36 years ago,Â Nicole Kisala was a young child living in the outskirts of the Colombian city of BogotĂˇ.
Happily ensconced amidst her extended family, she still has memories:Â her motherâ€™s long, black hair, the dimple on her dadâ€™s chin, her motherâ€™s food cart with a little door – and a vague memory of theÂ last conversation she had with her older brother before she lost sight of him.
At that moment, as a woman dressed in black grabbed her hand and spirited her away, Nicole became one of the many disadvantaged children that were kidnapped in 1970s and ’80s Colombia.
Often times they were adopted away to the United States, where well-meaning families who thought they were rescuing an abandoned child unwittingly adopted them.
36 years later, with the help ofÂ Colombian travel blogÂ See Colombia, Nicole has been reunited with her long-last family. The resemblances are uncanny, the joy is palatable and the family is exuberant. Their daughter has come home.
Using their perch at the intersection of online and off, the See Colombia travel team mined their networks to get the word out about Nicole’s story. They took to Twitter regularly, posting the story and urging others to do the same.Â They shared on Facebook as well, asking friends to tell anyone about Nicole.
Offline, they contacted as many interested parties as possible, eventually going viral and garnering national press inÂ Colombia and other Latin American media outlets. Within 4 months, they managed to connect Nicole – born Irene – with her long-last family in the outskirts of BogotĂˇ.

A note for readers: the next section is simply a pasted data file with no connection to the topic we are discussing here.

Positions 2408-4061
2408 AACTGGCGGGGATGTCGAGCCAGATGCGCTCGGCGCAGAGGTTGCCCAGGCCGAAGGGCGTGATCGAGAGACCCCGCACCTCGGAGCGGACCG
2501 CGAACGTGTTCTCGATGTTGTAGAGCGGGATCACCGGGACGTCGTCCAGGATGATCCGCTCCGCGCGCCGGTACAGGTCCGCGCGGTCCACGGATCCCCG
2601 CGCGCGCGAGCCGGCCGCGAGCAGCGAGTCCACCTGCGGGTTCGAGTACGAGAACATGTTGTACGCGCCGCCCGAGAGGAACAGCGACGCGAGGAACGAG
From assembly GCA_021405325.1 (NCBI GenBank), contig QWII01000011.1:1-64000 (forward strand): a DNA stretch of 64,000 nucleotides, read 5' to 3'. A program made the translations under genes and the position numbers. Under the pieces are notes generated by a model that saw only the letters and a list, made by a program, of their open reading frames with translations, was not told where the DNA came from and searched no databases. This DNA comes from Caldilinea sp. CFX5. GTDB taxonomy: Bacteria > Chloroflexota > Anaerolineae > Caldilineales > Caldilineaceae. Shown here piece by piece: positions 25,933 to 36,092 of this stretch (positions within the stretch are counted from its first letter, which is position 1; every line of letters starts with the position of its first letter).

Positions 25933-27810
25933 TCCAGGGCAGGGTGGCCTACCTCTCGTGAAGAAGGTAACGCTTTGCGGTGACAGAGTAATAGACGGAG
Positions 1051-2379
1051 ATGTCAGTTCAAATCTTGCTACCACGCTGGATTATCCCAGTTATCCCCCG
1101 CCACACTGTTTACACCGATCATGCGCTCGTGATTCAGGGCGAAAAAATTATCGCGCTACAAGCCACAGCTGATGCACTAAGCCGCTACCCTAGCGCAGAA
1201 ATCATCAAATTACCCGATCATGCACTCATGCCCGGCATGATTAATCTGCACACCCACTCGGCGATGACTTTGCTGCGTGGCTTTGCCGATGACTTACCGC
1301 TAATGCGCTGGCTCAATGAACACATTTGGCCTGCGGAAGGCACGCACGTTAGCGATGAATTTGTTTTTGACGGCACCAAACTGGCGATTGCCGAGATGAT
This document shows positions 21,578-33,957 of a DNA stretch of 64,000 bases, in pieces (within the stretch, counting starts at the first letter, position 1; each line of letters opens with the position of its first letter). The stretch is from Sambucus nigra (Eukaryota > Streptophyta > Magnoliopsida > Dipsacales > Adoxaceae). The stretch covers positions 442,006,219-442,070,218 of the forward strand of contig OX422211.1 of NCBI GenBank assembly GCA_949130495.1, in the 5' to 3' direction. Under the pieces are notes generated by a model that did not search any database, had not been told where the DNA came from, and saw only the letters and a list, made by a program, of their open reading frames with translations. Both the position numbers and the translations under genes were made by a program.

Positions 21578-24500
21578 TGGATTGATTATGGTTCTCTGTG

Â â€śI couldnâ€™t believe it. I was stunned. It was so wonderful to finally be in the arms of my mother and family. I had nothing to go on. I did not know my name, birthdate or anything. All my adoption papers were falsified and my adoptive family was lied to and told I was abandoned. I canâ€™t thank Marcela and her team enough for all theyâ€™ve done.â€ť
And with a French television crew following the entire story, in addition to an upcoming book, this story will likely continue spreading throughout the world.
The takeaway lesson here is how the team used a multi-channel strategy to craft the most powerful and far reaching narrative for Nicole. This story might not have seen such a successful fairytale ending if it had been only contained to social media and a few blog posts.
Colombia Travel Blog did a fantastic job facilitating this reunion, and have demonstrated how the raw power of online technology tools, combined with direct face-to-face communication, can truly transform the trajectory of a human life – and build an enormous amount of goodwill for a brand.
For some more background on this story, See Colombia’s Director of Communications JL Pastor answered a few questions for Tnooz.
Could you please explain more about your digital strategy? How did you use digital tools and social media to get the word out about Nicole’s story?